Montirius Gigondas 2000
Eric and Christine Saurel began bottling wine under the Montirius label with the 1996 vintage (the name is a contraction of their childrens’ names: Manon, Justine, and Marius). Eric is the fifth generation to assume the mantle of vigneron in the Saurel family. His grandfather was instrumental in the development of the Vacqueyras co-op after WWI and the Saurels remained important members until 2002, when Eric and Christine pulled out.
The Montirius vineyards have been organic since 1990 and certified biodynamic since 1999. The Saurels make the following wines with a decided emphasis on purity--they are made entirely in large cement vats without any wood influences.
The Southern Rhone region of Gigondas extends northwest from the notably jagged wall of mountains called the Dentelles di Montmirail, whose highest point climbs to about 2,600 feet. The region and its wines have much in common with the neighboring Chateauneuf-du-Pape except that the vineyards of Gigondas exist at higher elevation and its soils, comprised mainly of crumbled limestone from the Dentelles, often produce a more dense and robust Grenache-based red wine.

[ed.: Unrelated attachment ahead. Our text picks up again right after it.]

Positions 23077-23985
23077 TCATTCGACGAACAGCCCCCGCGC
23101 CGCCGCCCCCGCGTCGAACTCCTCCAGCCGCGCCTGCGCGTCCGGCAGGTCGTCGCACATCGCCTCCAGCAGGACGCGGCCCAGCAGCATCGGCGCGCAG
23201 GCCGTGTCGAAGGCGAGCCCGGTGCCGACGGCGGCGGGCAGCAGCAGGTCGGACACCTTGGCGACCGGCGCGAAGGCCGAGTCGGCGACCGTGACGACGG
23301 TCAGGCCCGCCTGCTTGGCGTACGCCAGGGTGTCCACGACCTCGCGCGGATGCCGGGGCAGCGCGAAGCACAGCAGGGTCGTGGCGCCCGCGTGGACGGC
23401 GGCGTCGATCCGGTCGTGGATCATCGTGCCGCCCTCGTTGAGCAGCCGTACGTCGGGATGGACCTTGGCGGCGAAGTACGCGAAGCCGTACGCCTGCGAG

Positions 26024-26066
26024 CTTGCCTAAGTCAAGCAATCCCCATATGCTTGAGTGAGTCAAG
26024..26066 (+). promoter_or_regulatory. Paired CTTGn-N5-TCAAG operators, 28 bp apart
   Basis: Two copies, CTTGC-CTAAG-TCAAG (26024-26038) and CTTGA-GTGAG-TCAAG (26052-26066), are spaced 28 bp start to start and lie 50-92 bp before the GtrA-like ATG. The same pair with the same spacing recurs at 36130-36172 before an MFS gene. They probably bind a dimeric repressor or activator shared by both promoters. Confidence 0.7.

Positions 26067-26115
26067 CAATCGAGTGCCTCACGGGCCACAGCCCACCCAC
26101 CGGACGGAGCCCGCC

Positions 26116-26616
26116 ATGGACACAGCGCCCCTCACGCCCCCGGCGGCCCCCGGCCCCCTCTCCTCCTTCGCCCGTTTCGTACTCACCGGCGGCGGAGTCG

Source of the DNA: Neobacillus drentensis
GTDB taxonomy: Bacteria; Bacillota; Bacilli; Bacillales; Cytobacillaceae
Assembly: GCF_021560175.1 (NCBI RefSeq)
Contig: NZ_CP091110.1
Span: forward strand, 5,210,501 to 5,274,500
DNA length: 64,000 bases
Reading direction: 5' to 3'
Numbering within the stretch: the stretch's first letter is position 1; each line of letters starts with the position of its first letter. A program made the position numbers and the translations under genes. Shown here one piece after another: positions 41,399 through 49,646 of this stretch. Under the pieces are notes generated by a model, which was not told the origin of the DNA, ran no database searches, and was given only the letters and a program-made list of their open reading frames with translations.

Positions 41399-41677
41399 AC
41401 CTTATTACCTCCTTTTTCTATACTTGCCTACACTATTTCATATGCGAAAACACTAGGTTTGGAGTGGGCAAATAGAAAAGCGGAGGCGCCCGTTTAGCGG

The region has a history of fine winemaking, extending back to Roman times. But by the 20th century, Gigondas was merely lumped into the less distinct zone of Côtes du Rhône Villages. However, it was first among these satellite villages to earn its own appellation, which occurred in 1971.
Gigondas reds must be between 50 to 100% Grenache with Syrah and Mourvèdre comprising the bulk of the remainder of the blend. They tend express rustic flavors and aromas of wild blackberry, raspberry, fig, plum, as well as juniper, dried herbs, anise, smoke and river rock. The best are bold but balanced, and finish with impressively sexy and velvety tannins.
The Gigondas appellation also produces rosé but no white wines.